Green River Spawning Habitat

Egg-to-fry survival rates for salmonids in the Green River, a key watershed for recovering Puget Sound salmonid species, lag behind those of other west-slope Cascade Range rivers. Identifying the key factors at different life stages that limit the production of offspring and adult salmon will help determine the appropriate approach for management.  Stillwater Sciences worked with the Muckleshoot Indian Tribe to develop and implement a study to determine gravel quality in known spawning sites in the middle Green River and to evaluate the likely effects existing gravel quality has on current and future salmon production. The overall purpose of the project was to determine whether fine sediment is impacting survival of salmonid eggs and if there are spatial patterns that suggest likely cause(s) for observed conditions. 

The primary sampling objectives of this study were to assess the fine sediment and bed-sediment composition, to evaluate their spatial distribution, and to assess their potential influence on survival-to-emergence. Stillwater scientists worked in conjunction with staff of the Muckleshoot Indian Tribe and the Washington Department of Ecology to develop a statistically robust study design that required broad geomorphic characterization of the river to inform a focused sampling regime of fine sediments associated with known spawning activity.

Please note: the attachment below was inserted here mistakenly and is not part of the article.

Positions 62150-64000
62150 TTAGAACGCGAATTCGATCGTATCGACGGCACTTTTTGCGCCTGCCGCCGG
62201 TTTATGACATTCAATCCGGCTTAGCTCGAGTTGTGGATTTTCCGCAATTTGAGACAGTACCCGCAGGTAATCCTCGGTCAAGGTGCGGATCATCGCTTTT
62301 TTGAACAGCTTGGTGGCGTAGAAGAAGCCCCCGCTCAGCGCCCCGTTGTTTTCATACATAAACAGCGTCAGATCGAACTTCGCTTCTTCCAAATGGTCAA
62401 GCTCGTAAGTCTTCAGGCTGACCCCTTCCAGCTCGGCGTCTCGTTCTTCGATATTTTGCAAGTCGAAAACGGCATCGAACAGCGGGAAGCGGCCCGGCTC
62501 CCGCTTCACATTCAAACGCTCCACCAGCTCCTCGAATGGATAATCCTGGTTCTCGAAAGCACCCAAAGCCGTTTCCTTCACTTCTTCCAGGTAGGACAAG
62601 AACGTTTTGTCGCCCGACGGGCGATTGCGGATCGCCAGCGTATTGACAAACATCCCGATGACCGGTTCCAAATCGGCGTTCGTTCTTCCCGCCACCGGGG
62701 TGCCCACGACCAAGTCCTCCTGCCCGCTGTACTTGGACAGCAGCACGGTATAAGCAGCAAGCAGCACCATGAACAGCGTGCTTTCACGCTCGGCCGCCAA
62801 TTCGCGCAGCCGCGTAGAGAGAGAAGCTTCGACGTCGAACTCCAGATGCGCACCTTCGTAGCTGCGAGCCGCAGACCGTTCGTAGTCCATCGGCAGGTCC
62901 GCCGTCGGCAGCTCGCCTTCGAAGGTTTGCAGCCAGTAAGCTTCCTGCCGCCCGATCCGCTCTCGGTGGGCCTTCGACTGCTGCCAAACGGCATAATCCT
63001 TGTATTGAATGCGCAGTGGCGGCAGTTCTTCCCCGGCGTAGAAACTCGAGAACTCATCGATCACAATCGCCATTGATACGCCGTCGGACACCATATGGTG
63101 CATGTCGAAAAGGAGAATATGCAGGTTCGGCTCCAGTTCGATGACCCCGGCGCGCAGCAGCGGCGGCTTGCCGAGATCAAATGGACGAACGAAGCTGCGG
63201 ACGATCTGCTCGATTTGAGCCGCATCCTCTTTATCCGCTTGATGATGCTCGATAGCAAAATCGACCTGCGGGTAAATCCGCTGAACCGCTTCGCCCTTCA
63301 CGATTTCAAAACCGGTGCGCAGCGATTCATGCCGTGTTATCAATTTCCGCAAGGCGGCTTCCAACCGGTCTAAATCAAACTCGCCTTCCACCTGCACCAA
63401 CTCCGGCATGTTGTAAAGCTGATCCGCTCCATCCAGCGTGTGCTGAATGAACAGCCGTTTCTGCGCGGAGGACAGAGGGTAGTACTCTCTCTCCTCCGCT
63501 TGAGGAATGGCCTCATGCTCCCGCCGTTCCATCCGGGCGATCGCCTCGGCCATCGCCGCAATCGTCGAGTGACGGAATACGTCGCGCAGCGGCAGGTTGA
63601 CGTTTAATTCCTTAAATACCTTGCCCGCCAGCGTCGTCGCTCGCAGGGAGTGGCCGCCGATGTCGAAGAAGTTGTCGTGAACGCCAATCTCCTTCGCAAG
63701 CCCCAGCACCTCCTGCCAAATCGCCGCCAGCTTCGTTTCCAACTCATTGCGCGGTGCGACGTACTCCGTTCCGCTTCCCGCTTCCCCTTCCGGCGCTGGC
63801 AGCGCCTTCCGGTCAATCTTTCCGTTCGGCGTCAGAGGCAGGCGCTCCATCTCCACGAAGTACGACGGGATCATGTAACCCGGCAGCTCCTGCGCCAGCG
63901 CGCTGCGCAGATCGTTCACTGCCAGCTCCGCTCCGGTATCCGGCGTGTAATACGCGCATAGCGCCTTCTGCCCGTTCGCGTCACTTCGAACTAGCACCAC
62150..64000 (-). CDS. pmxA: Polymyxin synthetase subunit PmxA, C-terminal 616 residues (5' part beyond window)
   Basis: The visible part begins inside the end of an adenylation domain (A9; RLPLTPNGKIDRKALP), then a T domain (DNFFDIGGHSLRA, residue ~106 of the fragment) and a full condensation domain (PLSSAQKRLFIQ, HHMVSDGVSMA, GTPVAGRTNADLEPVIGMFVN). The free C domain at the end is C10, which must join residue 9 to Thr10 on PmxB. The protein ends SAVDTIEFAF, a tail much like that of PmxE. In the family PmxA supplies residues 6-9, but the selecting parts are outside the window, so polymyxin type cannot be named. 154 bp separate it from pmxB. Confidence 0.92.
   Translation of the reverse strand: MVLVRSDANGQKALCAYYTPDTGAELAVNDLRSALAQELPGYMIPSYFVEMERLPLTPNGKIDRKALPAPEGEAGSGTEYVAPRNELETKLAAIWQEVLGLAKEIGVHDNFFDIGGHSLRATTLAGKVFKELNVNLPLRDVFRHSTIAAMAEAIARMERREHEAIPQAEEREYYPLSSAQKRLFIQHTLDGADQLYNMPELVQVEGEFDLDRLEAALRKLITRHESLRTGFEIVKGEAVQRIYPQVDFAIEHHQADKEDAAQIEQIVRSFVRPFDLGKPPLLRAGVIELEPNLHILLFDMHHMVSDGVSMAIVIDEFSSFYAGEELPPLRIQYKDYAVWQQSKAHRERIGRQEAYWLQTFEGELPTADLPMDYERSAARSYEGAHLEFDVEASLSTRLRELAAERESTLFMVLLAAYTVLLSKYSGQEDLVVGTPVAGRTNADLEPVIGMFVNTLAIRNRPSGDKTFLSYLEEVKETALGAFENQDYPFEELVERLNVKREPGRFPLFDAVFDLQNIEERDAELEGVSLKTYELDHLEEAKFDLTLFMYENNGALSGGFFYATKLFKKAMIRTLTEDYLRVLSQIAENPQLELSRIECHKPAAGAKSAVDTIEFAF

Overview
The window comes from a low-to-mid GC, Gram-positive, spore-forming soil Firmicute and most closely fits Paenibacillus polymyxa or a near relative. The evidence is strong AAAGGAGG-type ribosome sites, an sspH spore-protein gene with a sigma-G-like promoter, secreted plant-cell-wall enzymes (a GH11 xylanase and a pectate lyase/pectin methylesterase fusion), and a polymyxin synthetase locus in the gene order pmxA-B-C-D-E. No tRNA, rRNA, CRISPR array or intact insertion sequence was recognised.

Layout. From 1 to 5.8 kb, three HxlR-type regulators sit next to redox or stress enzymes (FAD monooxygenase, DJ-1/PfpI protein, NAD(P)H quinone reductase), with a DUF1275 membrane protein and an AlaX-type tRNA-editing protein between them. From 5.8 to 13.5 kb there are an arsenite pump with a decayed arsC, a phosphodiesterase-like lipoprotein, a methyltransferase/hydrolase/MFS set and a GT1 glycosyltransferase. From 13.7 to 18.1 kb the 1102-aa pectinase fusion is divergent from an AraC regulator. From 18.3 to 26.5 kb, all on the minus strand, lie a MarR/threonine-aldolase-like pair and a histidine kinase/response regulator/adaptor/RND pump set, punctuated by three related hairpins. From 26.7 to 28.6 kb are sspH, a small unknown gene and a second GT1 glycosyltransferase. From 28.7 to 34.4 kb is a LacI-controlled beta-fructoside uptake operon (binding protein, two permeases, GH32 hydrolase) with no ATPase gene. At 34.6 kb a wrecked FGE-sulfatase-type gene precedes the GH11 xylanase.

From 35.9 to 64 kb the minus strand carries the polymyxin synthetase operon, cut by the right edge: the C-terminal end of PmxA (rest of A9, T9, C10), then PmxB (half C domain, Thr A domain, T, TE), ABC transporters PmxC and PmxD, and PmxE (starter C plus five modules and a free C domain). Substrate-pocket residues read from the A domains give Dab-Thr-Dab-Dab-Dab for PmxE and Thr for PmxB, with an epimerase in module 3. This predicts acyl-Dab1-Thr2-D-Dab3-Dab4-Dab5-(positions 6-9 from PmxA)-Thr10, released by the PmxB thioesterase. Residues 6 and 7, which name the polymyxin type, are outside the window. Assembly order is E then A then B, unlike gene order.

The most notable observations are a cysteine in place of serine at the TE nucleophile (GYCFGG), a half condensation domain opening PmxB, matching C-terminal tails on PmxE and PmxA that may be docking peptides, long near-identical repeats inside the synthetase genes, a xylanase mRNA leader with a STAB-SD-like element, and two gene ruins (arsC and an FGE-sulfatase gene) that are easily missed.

Stillwater geomorphologists and biologists collected and analyzed field samples from 52 sites and evaluated the effects of intra-gravel quality as it relates to potential salmon production. We also conducted a field investigation of landslide activity and recommended approaches to monitor and estimate fine sediment loading from this source over time. The results of the study will help guide future habitat protection, restoration, fisheries enhancement, and appropriate sediment-management practices.


Green River, King County, Washington

Muckleshoot Indian Tribe

Project Lead(s)

Derek Booth
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Work Products

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Example of high-quality habitat along the middle Green River.

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